When it comes to software, Apple makes no attempt to hide or excuse their breakneck development pace. This decade alone has seen Apple make a major operating transition with Mac OS X, a major hardware transition in moving to x86 processors, and a couple GUI style redesigns to round things out. Apple’s desire to keep Mac OS X modern means backwards compatibility can take a back-seat to the need to move forward.

But what does this have to do with Office 2008? Practically everything.

Very seldom will you find us feeling even the least bit sorry for an 800lb gorilla, let alone the gorilla that is Microsoft, but this would be one of those few times. As one of the largest Macintosh developers outside of Apple, Microsoft has been along for Apple’s wild ride at every step and we can’t imagine a company that normally has such a strong focus on backwards compatibility enjoying it all that much. Stops along the wild ride include porting Microsoft’s entire Mac product catalog to OS X, rebuilding Virtual PC for the G5 processor (only for Apple to drop PPC entirely a short time later) and now the latest stop: x86 processors and universal binaries.

Ask any Mac user who has purchased a Mac within the last two years about what they’re waiting for the most in Office 2008 and you’ll always get the same answer: universal binary/x86 support. Although OS X ships with the Rosetta emulation layer to run older PowerPC-only software, you won’t find many Mac users happy with the performance of it. Even Office 2004 runs fairly slow on modern Macs under Rosetta, in spite of the relatively lightweight nature of an office suite; it’s usable but not in any way fast or snappy.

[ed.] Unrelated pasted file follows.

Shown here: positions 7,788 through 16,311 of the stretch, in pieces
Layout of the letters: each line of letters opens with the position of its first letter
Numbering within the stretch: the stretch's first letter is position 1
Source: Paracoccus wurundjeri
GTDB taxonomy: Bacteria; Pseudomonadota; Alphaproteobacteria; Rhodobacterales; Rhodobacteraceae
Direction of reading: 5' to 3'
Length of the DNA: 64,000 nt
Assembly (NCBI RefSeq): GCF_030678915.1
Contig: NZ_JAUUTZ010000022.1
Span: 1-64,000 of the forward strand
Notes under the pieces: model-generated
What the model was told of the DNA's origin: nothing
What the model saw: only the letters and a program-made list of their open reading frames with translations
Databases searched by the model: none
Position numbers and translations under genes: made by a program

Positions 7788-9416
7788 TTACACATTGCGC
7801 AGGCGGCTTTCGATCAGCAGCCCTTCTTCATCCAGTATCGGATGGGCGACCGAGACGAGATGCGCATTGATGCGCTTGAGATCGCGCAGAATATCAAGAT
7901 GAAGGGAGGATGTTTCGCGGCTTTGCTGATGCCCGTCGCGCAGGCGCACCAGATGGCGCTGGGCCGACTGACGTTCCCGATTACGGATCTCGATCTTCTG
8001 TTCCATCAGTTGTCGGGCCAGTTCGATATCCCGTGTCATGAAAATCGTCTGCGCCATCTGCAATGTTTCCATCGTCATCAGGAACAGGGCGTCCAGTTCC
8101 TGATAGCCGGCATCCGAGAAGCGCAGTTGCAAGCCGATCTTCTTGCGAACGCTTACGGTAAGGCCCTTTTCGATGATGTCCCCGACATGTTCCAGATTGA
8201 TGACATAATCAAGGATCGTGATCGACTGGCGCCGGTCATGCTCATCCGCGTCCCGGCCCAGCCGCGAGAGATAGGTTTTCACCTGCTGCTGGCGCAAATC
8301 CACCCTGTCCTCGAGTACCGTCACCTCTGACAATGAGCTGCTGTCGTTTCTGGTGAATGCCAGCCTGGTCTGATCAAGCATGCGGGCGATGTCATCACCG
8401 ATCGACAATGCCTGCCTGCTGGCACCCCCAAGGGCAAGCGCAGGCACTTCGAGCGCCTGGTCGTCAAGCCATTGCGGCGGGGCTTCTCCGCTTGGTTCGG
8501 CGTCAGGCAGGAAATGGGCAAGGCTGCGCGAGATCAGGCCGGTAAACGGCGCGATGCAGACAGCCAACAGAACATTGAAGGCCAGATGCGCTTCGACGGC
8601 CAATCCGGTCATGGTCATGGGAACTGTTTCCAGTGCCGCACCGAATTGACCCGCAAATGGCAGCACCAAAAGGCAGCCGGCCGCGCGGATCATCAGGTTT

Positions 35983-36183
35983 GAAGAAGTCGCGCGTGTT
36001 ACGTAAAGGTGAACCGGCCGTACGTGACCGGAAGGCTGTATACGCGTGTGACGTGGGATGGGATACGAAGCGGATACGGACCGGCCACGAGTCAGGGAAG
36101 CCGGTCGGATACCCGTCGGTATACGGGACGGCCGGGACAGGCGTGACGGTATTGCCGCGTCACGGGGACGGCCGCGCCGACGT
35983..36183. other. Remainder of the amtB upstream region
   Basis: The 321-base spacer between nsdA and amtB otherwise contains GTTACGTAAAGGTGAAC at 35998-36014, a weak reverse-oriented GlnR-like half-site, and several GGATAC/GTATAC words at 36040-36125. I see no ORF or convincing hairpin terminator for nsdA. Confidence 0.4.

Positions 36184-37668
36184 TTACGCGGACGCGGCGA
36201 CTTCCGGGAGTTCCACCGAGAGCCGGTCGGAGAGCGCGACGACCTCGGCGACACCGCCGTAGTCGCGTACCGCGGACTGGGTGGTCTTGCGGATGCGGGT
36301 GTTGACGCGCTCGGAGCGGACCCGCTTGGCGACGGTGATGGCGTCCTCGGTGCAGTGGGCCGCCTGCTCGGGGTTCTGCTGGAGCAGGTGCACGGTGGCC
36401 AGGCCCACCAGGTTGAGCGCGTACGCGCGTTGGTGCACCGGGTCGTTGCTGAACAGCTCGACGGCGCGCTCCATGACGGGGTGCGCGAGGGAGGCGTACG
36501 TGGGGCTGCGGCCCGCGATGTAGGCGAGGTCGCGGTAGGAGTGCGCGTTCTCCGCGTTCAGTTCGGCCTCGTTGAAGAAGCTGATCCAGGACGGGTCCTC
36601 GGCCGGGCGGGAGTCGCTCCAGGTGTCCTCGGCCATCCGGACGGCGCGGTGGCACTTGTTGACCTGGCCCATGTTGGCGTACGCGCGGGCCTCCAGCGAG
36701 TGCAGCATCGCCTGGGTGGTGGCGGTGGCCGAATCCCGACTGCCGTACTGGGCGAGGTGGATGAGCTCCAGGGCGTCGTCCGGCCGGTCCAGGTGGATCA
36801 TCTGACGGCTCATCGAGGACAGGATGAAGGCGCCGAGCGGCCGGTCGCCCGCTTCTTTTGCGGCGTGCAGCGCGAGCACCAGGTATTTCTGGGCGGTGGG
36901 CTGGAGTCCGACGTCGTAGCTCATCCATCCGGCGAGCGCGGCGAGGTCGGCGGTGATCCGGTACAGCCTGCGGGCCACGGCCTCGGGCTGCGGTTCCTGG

Ultimately Microsoft could have just done the bare minimum to clean up Office 2004 so that it could be compiled as a universal binary and then sold it as a full price upgrade, and make a tidy sum of money in the process just from users willing to buy Office again just to escape Rosetta. Thankfully they didn’t do that, in the four years between Office releases Microsoft has taken the time to give Office 2004 a significant overhaul in functionality on top of the changes in its underpinnings, all of the Office applications have been given a makeover in some way or another. Many Mac users will end up buying Office 2008 anyhow just for the universal binary support but never the less it has more than enough new with it that it can stand on its own.

So what exactly has the Mac Business Unit been up to over the last four years in developing Office 2008 and how does the latest iteration of Office stack up to its competition? Let’s take a look and find out.

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  • corporatecookie - Tuesday, February 05, 2008 - link

    Remember Outlook 2001 for Mac ..alas Reply
  • knitecrow - Tuesday, February 05, 2008 - link

    I find myself using office 2007 a lot more under Fusion Reply
  • Locutus465 - Tuesday, February 05, 2008 - link

    it seems like office 2007 is built more around extensability through .Net, will '08 for mac support this in lue of VBA? I guess this would require excellent support for .net on the mac platform. Reply

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